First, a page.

Officials seize tigers from controversial Thai temple

LONDON. KAZINFORM Wildlife authorities in Thailand have begun removing tigers from a Buddhist temple, after accusations of wildlife trafficking and animal abuse.

Three of the 137 tigers at the temple in Kanchanaburi province were moved on Monday. The 1000-personnel operation will last all week.

The monks, who deny all allegations, resisted at first but gave in when presented with a court order.

The tigers are being taken to animal refuges, authorities said.

The Wat Pha Luang Ta Bua Tiger Temple, a popular tourist destination, has for years resisted official efforts to take away the animals.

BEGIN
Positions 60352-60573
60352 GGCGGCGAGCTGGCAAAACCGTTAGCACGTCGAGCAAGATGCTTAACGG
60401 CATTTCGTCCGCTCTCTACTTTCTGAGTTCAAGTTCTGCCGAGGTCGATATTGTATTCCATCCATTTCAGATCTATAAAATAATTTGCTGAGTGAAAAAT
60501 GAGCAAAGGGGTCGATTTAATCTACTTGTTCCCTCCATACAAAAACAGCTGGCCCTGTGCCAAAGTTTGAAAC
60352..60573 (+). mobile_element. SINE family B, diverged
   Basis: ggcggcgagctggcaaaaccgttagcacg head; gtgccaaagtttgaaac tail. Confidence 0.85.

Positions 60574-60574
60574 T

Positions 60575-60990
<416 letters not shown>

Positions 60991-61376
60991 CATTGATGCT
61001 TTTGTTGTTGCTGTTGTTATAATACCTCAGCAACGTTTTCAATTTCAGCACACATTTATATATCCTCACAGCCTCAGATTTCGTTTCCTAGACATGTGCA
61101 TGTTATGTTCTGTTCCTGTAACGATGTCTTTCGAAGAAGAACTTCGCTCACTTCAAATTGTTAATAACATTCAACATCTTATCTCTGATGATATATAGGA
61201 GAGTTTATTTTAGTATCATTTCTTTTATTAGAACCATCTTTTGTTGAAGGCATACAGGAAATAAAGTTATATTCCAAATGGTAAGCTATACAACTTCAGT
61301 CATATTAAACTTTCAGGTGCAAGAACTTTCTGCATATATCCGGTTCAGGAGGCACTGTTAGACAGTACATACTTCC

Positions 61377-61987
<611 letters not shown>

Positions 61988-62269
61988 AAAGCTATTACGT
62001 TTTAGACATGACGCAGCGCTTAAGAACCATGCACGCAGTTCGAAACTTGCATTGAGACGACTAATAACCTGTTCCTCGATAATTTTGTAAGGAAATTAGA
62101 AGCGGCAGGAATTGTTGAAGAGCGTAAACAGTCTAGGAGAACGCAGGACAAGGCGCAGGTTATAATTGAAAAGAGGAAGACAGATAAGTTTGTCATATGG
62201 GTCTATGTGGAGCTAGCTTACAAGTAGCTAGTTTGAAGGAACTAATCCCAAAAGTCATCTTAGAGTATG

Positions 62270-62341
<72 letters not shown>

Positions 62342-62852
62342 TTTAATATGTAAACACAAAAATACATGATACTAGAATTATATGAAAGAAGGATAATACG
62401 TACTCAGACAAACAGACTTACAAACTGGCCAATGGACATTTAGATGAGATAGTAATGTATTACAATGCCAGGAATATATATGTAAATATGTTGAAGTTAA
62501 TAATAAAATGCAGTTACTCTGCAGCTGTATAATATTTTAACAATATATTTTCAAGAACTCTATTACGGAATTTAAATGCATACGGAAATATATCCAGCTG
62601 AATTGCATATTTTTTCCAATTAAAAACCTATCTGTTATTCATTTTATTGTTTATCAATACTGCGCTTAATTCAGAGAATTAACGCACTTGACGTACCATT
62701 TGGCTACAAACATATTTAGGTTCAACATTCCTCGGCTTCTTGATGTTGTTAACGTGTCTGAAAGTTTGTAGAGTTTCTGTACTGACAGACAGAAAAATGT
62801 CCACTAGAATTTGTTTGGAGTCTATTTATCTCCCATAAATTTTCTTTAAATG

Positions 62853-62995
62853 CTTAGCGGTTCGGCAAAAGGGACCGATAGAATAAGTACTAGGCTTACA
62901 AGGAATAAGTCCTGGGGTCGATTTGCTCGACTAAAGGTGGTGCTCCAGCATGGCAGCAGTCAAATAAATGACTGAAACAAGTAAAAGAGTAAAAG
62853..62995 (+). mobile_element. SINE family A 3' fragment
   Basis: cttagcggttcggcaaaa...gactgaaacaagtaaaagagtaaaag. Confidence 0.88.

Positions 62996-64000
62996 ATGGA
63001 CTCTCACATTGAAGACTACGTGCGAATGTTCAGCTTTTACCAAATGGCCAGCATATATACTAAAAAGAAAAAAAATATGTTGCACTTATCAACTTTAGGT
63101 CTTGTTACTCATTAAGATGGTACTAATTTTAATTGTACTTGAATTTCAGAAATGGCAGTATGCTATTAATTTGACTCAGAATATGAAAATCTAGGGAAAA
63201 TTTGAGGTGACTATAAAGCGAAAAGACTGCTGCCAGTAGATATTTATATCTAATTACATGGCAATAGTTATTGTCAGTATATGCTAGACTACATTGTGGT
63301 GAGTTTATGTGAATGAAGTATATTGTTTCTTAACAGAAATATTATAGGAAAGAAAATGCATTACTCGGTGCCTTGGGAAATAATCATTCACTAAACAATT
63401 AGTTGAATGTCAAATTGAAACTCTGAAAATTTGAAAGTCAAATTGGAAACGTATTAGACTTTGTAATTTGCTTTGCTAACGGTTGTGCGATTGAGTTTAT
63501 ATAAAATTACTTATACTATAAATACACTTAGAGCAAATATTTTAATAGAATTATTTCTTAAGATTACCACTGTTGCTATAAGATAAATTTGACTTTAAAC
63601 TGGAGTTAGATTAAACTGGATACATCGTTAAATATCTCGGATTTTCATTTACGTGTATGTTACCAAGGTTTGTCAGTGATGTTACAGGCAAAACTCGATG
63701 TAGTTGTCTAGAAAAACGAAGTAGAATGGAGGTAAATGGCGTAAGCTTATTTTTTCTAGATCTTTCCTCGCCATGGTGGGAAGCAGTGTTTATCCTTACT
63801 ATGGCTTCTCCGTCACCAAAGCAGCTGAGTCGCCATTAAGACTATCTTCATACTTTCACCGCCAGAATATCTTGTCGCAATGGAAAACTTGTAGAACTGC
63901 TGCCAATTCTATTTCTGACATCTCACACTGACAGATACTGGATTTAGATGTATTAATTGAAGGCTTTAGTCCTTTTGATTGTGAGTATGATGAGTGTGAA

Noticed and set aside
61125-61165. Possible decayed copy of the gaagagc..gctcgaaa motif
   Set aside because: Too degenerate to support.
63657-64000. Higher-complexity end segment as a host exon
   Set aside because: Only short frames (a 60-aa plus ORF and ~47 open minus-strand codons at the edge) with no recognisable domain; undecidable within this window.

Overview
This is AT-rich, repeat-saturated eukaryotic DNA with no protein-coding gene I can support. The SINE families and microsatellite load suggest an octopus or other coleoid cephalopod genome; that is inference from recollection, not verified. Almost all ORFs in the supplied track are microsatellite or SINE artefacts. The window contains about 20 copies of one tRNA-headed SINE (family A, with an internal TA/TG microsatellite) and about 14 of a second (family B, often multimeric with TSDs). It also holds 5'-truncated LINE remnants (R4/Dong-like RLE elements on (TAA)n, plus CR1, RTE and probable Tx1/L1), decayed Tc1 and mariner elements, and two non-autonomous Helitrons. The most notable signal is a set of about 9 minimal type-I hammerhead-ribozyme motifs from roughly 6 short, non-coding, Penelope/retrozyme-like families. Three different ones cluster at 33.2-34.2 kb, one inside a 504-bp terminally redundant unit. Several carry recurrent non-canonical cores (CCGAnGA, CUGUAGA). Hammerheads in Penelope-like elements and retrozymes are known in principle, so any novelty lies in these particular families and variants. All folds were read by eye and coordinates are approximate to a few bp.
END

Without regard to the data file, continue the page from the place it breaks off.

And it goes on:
Visitors are able to feed the animals and take photographs for a fee, despite the temple being banned from charging admission fees or money.

"We have a court warrant this time, unlike previous times when we only asked for the temple's cooperation, which did not work," Adisorn Nuchdamrong, deputy director-general of the Department of National Parks told AFP.

Monks at the controversial temple have been accused of illegally breeding tigers and animal trafficking.

A previous raid in February 2015 revealed jackals, hornbills and Asian bears kept at the sanctuary without the necessary permits.

Source: BBC News

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